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Would anyone please tell me simply when/ in which situation the followings are the same and interchangeable? and when they are not?

- of which
- whose

Thanks in advance

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You cannot use "of which" to precede the object of possession. So they're not interchangeable synctactically. Also to ask about possesion you must use whose, see Maulik V answer.

It was a war the effect of which still continues.
It was a war whose effect still continues.

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  • What is wrong with the war of which the effect still continues? The reason your "wrong" sentence is wrong is because you left out the article, if you leave out the article in your first sentence, it is as wrong. That has nothing to do with the position of of which. – oerkelens Aug 18 '14 at 6:50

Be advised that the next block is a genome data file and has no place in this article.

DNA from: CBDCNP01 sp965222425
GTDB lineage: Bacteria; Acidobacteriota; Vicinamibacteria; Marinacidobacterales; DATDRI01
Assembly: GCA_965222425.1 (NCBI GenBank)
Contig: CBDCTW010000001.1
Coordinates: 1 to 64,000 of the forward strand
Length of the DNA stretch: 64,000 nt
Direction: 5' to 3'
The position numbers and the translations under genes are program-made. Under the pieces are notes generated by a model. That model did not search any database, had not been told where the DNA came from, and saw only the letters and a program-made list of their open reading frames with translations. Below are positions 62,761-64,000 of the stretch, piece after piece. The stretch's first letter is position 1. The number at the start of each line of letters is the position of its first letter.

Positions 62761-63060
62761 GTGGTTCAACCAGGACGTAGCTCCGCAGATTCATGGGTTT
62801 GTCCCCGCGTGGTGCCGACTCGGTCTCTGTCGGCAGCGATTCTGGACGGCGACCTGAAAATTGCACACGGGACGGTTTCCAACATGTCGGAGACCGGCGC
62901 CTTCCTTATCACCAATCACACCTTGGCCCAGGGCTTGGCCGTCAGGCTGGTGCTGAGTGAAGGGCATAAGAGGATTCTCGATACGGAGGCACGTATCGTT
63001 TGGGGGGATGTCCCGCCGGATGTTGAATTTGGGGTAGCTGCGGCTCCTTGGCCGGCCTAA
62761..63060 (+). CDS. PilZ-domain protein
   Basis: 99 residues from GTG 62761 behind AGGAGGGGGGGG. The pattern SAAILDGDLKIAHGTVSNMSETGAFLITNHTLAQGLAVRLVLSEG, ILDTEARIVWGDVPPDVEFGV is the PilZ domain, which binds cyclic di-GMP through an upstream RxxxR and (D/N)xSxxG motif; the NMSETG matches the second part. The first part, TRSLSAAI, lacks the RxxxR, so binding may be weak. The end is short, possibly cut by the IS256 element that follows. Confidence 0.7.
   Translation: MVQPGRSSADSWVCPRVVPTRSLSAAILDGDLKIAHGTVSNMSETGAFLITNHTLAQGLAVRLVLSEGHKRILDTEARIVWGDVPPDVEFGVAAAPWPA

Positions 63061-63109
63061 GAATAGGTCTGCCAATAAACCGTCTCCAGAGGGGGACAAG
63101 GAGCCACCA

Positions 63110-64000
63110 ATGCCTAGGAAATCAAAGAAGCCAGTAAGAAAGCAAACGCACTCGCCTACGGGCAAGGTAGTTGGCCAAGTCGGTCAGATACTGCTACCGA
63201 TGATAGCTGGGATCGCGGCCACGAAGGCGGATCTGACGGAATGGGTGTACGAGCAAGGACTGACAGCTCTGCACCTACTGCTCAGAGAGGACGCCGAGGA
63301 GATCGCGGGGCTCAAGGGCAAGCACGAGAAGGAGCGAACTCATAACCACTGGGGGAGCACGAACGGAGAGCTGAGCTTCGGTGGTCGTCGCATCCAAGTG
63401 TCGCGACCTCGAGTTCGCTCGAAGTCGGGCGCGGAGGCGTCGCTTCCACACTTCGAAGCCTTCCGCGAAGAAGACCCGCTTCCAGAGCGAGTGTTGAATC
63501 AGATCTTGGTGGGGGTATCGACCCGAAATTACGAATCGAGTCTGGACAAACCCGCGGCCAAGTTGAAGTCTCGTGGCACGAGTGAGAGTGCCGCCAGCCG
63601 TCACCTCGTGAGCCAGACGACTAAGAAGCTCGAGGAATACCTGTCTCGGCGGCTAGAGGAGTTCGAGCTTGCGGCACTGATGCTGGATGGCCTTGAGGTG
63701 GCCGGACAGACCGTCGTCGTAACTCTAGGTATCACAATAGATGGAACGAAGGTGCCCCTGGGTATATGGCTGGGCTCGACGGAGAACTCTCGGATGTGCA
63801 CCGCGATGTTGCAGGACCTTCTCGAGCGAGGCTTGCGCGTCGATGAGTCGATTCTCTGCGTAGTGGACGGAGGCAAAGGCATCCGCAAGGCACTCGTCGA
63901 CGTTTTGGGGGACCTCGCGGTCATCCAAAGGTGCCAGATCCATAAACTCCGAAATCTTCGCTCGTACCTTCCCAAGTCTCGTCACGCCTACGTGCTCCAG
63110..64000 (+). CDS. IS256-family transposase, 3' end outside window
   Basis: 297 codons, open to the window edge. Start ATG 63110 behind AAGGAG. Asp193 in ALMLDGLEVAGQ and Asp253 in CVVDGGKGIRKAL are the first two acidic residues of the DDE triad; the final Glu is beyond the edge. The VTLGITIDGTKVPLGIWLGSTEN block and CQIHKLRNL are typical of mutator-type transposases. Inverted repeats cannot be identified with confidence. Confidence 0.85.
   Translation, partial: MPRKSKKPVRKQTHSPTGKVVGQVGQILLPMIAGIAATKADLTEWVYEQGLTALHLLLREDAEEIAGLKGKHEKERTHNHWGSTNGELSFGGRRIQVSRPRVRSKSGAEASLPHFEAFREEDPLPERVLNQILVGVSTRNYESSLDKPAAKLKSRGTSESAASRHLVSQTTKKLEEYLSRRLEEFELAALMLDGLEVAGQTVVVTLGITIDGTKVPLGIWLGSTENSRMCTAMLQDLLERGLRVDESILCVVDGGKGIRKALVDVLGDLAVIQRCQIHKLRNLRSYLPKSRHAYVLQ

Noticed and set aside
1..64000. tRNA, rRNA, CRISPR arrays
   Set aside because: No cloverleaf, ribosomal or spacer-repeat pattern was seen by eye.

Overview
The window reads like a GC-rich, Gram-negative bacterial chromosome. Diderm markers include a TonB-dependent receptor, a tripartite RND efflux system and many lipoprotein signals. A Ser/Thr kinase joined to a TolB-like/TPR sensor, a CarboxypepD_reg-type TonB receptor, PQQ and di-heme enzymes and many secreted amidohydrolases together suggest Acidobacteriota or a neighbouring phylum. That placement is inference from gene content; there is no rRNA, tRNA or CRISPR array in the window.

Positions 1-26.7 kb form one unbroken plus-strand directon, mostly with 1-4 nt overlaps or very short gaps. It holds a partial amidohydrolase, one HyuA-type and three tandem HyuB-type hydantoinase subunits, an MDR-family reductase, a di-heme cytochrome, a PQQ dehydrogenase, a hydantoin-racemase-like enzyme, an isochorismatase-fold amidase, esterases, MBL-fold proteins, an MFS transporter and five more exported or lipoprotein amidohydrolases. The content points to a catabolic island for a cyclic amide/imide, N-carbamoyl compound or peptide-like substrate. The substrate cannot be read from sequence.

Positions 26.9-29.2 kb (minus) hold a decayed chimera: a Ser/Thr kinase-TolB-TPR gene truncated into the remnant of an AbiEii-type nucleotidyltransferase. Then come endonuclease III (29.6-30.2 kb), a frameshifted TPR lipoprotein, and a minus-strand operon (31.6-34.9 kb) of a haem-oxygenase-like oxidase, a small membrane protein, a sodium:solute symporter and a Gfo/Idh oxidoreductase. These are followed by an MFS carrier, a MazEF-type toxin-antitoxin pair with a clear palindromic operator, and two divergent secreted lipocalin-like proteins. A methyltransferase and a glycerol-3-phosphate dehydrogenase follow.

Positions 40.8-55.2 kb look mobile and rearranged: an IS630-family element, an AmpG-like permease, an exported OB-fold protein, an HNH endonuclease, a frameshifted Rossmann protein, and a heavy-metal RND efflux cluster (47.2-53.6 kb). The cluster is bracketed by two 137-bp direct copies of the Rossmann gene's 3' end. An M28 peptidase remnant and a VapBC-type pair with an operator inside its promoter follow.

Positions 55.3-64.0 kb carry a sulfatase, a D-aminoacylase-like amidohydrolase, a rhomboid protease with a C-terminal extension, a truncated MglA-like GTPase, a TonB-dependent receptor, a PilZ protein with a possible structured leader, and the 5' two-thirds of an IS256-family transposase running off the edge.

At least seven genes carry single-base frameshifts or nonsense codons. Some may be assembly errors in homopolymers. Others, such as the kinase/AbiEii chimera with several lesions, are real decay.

• I've never heard something like "of which the effect" so it sounded so strange to me, but after searching, I'm certainly wrong. Editing... – Alejandro Veltri Aug 19 '14 at 0:50
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In the following sentences, they are the same (first concern of yours)

'Of which' serves as a relative clause. And, a comma would make sentence clear. In below mentioned sentence, since the phrase serves as 'relative clause', I'll be needing an article to introduce door.

It's the house whose door is painted red = It's the house, of which a/the door is painted red.

In the following sentences, they are not the same (second concern of yours)

Whose house is that? cannot be written like this Of which house is that?

Further reading is here.

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